Andrew N. Binns

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Graduate Group Affiliations

Contact information
301 Seeley G. Mudd Biology Research Lab
415 University Avenue
Philadelphia, PA 19104-6018
Office: (215) 898-6875
Fax: (215) 898-8780
B.A. (Biology)
Lawrence University, 1971.
Ph.D. (Developmental Biology and Genetics)
Princeton University, 1979.
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Description of Research Expertise

Research Interests
- Type IV secretion systems
- Macromolecular transport from bacteria to bacteria and bacteria to plants
- Regulation of gene expression in bacteria by two component systems.

Key words: Type IV secretion system, conjugation, two component regulatory systems, Agrobacterium tumefaciens.

Description of Research
Agrobacterium tumefaciens is a gram-negative soil bacterium that has the unique capacity to transfer DNA from its resident Ti (tumor-inducing) plasmid, and proteins encoded by this plasmid, into plant cells. The transferred DNA (the T-DNA) is ultimately moved into the nucleus, integrated into the chromosomal DNA and expressed. T-DNA expression results in the production of growth factors that cause uncontrolled cell proliferation. Intriguingly, transport of the T-DNA and virulence proteins is mediated by the paradigm Type IV secretion system, the VirB complex. Related Type IV systems are involved in conjugal plasmid transfer between bacteria and transfer of virulence factors from a wide variety of both plant and animal pathogens to host cells. The research in our laboratory focuses on the following questions:

- How are the transported DNA and protein molecules moved out of Agrobacterium and into the plant cell? In these studies we are focusing on genetic and physical analysis of the VirB complex and the domains of the virulence proteins, such as VirE2, that are necessary for transport by the complex.

- What are the features of recipient cells that are involved in Type IV mediated transport? This question is particularly relevant in conjugal plasmid transfer, where only limited information is available despite the importance of such transfer in the spread of antibiotic resistance. Our studies to date have identified ways in which virB-mediated conjugal transfer between A. tumefaciens strains can be either drastically increased or drastically reduced. We are now studying recently identified genes that are required for the capacity of a cell to serve as a recipient. In addition, we are carrying out similar investigations on recipient E. coli in conjugal transfer mediated by wide host range type plasmids, such as RK2.

- How are plant derived signals recognized and how does this recognition activate the expression of the virulence genes? Initiation of plant transformation by Agrobacterium occurs when the virulence (vir) genes of the Ti plasmid are activated. This occurs as a result of the activities of a classic two component regulatory system. The sensor kinase (VirA), a membrane bound dimeric histidine kinase responds to plant derived compounds (certain sugars, phenolics and low pH) by phosphorylating the response regulator (VirG) which, in turn, activates transcription of the vir genes. We are particularly interested in how the different signals are recognized by and stimulate the capacity of the VirA sensor kinase to phosphorylate VirG.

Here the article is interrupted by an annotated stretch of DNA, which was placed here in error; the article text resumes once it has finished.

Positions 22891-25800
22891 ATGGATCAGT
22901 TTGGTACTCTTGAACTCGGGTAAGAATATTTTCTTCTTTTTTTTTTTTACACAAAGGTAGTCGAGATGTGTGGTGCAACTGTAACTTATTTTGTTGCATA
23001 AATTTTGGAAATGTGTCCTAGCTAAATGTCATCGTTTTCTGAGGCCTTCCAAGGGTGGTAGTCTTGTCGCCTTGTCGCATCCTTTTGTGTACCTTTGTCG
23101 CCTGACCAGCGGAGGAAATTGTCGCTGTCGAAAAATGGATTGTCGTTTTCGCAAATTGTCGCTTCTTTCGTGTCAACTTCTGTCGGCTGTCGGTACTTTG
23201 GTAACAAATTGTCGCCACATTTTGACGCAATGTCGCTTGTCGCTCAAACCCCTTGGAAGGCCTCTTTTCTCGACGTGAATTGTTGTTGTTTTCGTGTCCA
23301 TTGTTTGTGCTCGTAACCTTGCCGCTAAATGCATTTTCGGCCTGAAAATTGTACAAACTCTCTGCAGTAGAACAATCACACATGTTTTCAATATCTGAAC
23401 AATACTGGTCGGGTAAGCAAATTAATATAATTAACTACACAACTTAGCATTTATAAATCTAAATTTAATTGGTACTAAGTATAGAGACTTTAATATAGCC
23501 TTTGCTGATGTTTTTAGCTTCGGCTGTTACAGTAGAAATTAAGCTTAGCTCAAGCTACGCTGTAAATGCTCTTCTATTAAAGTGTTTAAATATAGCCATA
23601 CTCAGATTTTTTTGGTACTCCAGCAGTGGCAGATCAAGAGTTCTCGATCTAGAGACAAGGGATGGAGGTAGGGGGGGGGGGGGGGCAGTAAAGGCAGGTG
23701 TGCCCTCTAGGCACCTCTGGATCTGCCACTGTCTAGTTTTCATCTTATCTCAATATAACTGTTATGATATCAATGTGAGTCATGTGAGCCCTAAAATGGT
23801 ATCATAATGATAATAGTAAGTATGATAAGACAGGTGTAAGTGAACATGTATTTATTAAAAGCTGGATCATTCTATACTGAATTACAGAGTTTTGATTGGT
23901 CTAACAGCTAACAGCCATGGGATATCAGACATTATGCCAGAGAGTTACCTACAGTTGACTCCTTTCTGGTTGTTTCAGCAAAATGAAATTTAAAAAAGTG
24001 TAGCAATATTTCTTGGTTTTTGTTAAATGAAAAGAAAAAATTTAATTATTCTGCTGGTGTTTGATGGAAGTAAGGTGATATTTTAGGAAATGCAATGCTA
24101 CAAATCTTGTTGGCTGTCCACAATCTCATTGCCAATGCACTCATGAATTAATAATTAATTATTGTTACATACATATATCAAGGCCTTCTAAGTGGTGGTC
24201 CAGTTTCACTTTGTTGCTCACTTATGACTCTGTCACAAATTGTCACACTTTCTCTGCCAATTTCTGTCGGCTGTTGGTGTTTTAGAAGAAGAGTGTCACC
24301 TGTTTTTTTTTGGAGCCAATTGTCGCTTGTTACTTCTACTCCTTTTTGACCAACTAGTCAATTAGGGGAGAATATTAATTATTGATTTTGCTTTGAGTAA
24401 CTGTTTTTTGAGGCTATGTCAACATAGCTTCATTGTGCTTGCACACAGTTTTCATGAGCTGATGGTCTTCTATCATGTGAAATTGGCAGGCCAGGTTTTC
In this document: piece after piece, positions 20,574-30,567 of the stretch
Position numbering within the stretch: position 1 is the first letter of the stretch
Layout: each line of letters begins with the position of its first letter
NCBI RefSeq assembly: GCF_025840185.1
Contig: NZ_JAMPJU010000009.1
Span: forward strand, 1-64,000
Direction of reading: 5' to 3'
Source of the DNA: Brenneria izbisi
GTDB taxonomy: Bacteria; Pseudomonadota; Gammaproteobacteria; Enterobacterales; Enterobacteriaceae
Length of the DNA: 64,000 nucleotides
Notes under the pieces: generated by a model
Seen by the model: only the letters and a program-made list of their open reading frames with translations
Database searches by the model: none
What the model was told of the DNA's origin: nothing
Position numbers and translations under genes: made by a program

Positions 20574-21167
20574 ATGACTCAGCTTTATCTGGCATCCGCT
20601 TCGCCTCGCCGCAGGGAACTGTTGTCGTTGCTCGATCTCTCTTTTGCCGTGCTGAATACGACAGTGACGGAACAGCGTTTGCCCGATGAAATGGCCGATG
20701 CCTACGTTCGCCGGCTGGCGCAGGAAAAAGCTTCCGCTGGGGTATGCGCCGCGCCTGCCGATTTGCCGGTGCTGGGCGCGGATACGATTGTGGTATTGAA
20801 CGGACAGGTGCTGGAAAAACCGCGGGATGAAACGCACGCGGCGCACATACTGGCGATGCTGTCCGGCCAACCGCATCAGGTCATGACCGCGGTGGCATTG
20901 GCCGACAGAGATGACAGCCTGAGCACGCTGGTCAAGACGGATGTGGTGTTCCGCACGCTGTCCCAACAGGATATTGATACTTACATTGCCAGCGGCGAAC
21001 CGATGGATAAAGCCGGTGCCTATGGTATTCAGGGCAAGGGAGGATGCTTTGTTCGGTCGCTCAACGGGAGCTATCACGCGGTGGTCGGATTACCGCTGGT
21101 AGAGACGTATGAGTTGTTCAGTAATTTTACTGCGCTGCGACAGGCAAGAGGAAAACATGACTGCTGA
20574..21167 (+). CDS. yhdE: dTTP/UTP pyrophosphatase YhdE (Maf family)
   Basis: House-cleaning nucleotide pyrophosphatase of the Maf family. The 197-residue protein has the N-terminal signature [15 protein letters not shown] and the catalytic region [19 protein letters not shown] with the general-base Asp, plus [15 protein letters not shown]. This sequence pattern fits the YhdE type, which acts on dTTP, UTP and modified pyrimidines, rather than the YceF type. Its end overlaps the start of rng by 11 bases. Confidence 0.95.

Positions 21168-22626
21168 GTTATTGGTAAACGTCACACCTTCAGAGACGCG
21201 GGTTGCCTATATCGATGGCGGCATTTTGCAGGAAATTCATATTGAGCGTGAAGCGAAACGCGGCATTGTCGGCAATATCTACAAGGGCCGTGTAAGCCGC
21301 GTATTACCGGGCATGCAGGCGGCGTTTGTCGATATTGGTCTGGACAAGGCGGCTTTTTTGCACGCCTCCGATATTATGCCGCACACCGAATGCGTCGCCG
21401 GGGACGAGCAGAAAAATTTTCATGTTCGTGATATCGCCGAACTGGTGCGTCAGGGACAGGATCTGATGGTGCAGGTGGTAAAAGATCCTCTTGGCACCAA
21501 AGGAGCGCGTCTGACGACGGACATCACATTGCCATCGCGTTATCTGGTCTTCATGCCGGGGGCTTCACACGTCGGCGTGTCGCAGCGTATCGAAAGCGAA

Rotation Projects
1. Examine the “response character” (i.e. on/off vs. graded response) of the VirA sensor kinase to various signals and determine how signal integration by VirA may affect this phenotype.
2. Utilize fluorescence microscopy to examine the activation of signal inducible GFP constructs within the plant in order to map a distribution of the various signals that activate vir gene expression.
3. Characterize the physical interaction between a periplasmic protein (ChvE) that binds sugars and the periplasmic domain of VirA, which responds to sugars in a ChvE-mediated fashion.
4. Utilize the yeast two hybrid system to search for chromosomally encoded proteins that interact with the VirB Type IV secretion system and use genetic methods to characterize their importance in the transport process.

Lab personnel:
Gauri Nair (Graduate Student, Biology)
Dr. Arlene Wise (Research Associate)
Dr. Zhenying Liu (Research Associate)
Fanglian He (Graduate Student, Biology)

Selected Publications

Höppner, C., Z. Liu, N. Domke, A. N. Binns and C. Baron: VirB1 orthologs from Brucella suis and pKM101 complement defects of the lytic transglycosylase required for efficient type IV secretion form Agrobacterium tumefaciens. J. Bacteriol 186: 1415-22, 2004.

Wise, A., L. Volnov and A. N. Binns: Intersubunit complementation of sugar signal transduction in VirA heterodimers and posttranslational regulation of VirA in Agrobacterium tumefaciens. 2004 Notes: Submitted.

Liu, Z. and A. N. Binns: Functional subsets of the VirB Type IV transport complex proteins of Agrobacterium tumefaciens. J. Bacteriol. 185: 3259-69, 2003.

Nair, G., Z. Liu and A. N. Binns: Re-examining the role of the accessory plasmid pAtC58 in the virulence of Agrobacterium tumefaciens strain C58. Plant Physiol. 133: 989-99, 2003.

Simone, M., C. A. McCullen, L. Stahl, and A. N. Binns: The carboxy terminus of VirE2 is necessary for its transport into plant cells. Mol. Microbiol. 41: 1283-93, 2001.

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Last updated: 03/18/2013
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